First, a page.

Prior to the carrier's arrival in mid-October 1997, Iraq routinely violated the no-fly zone. It took a lot of flying to enforce the no-fly zone restrictions--although rarely can crews fly enough to fulfill all training and readiness requirements. Most F-14 and F/A-18 strike-fighter crews will agree that as proficiency increases in one warfare skill, proficiency in others declines.
Do the CNO's goals for deployed FMC/MC aircraft reflect real-world requirements? If the full mission capable goal is 55% and the percentage of aircraft utilization goal is 43%, the FMC goal appears to be more than adequate. What is not so obvious is that utilization can spike dramatically when aircraft start coming back from sorties with down gripes and spares must be launched to fill subsequent events. What looked like a schedule requiring six aircraft (out of 14--a utilization rate of 43%) rapidly turns into one requiring eight (a 57% utilization rate) plus a ready spare--which translates into nine aircraft.
During surge operations, conducted for 100 hours during Joint Fleet Exercise 97, the squadron used 13 of the 14 aircraft assigned. In our planning for potential combat operations in Southwest Asia, the requirement for full mission capable F-14s was considerably higher than the 55% CNO goal, and, had a sustained campaign occurred, the squadron would have been required to meet that requirement daily. Here is an example of the "expectation gap" between the operator and the logistician. Carrying seven or eight up aircraft at any given time will meet CNO's goal and may meet tasking on a given day, but the situation robs commanders of tactical flexibility.
Our squadron goal--to meet tasking comfortably with capable aircraft, absorb unplanned hard downing discrepancies, and remain prepared to surge in case of real-world combat operations--was to attain and sustain 10 of 14 aircraft (74%) mission capable each day. Our chain of command wanted even higher MC rates.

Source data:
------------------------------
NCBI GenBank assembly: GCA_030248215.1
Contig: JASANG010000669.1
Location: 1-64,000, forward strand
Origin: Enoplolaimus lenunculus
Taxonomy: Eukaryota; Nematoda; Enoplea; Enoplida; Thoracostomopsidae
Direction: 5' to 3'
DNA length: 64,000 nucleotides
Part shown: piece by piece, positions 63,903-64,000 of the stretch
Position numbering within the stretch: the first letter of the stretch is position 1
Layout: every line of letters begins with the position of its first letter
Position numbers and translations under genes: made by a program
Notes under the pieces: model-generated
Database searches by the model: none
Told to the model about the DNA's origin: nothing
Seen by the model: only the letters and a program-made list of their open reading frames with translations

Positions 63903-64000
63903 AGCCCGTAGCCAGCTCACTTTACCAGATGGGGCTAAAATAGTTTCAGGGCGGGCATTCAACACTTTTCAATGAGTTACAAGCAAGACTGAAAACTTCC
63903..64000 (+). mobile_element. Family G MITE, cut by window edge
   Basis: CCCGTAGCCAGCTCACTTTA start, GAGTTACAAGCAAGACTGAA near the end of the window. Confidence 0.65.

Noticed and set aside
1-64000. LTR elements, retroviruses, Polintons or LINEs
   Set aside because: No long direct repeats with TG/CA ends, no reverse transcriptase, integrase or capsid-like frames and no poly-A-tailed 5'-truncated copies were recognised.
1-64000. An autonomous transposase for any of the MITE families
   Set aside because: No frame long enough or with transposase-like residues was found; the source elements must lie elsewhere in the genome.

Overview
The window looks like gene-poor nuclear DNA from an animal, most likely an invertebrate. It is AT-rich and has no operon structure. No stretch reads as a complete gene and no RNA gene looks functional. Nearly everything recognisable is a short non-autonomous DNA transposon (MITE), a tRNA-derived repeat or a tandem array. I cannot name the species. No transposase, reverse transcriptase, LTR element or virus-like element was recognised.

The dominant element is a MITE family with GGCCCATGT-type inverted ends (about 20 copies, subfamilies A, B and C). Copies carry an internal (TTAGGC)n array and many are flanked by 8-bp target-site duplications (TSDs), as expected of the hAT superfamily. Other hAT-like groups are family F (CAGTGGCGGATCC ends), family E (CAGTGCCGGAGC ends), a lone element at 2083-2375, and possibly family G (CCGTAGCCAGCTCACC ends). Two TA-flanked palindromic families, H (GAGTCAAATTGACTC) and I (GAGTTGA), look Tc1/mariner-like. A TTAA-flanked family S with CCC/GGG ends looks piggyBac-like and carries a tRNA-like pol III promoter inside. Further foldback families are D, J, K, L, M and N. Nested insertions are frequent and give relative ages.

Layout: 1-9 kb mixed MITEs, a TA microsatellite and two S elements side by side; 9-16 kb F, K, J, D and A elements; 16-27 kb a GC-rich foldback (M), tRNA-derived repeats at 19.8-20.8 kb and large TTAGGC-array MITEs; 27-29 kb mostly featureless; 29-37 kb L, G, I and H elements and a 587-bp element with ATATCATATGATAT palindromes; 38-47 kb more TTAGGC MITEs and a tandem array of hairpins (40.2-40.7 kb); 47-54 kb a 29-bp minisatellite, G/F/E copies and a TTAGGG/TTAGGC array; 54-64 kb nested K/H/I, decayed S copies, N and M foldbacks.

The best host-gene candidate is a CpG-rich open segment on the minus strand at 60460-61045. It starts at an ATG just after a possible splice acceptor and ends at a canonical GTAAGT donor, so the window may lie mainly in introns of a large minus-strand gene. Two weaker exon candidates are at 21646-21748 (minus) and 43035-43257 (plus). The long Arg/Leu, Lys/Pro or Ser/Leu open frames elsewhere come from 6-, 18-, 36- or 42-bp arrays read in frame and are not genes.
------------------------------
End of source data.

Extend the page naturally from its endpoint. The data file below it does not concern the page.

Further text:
Computing FMC/MC rates is fairly straightforward. Each aircraft has a Mission Essential Subsystem Matrix that details which aircraft systems are required to conduct any particular mission: if it can do all of them, it is full-mission capable; if it can do only some of them, it is mission capable.
The results, however, can be misleading--especially because the inputs are used to create two separate reports: the Subsystem Capability Impact Report (SCIR), which tracks each individual item's effect on the aircraft's ability to perform its mission; and the Aircraft Material Readiness Report (AMRR), which generates a daily report in message format available for all the world to see. The AMRR reads like a report card, comparing how well each air wing squadron is doing, but it is only a morning snapshot of aircraft status. Although many use it to evaluate maintenance performance, it lacks the detail to paint an accurate picture. Everyone wants to look good on the morning report card, and in the past that has resulted in creative reporting, such as logging all supply shortages against one aircraft and calling the others MC.
Unfortunately, because of the methods used to generate the reports, there was almost a full 20% difference in readiness rates between SCIR and AMRR for our squadron. Table 2, a rather busy chart, shows the disparity between the two readiness rates for VF-211 throughout the deployment.
The SCIR data depict aircraft status more accurately because they track detailed system functionality 24 hours a day. Like most reports, garbage in equals garbage out. Because support is funded using SCIR documented data, personnel documenting discrepancies must use the correct codes. Mistakes here can account for major variations in readiness rates; worse, logisticians buy the wrong parts.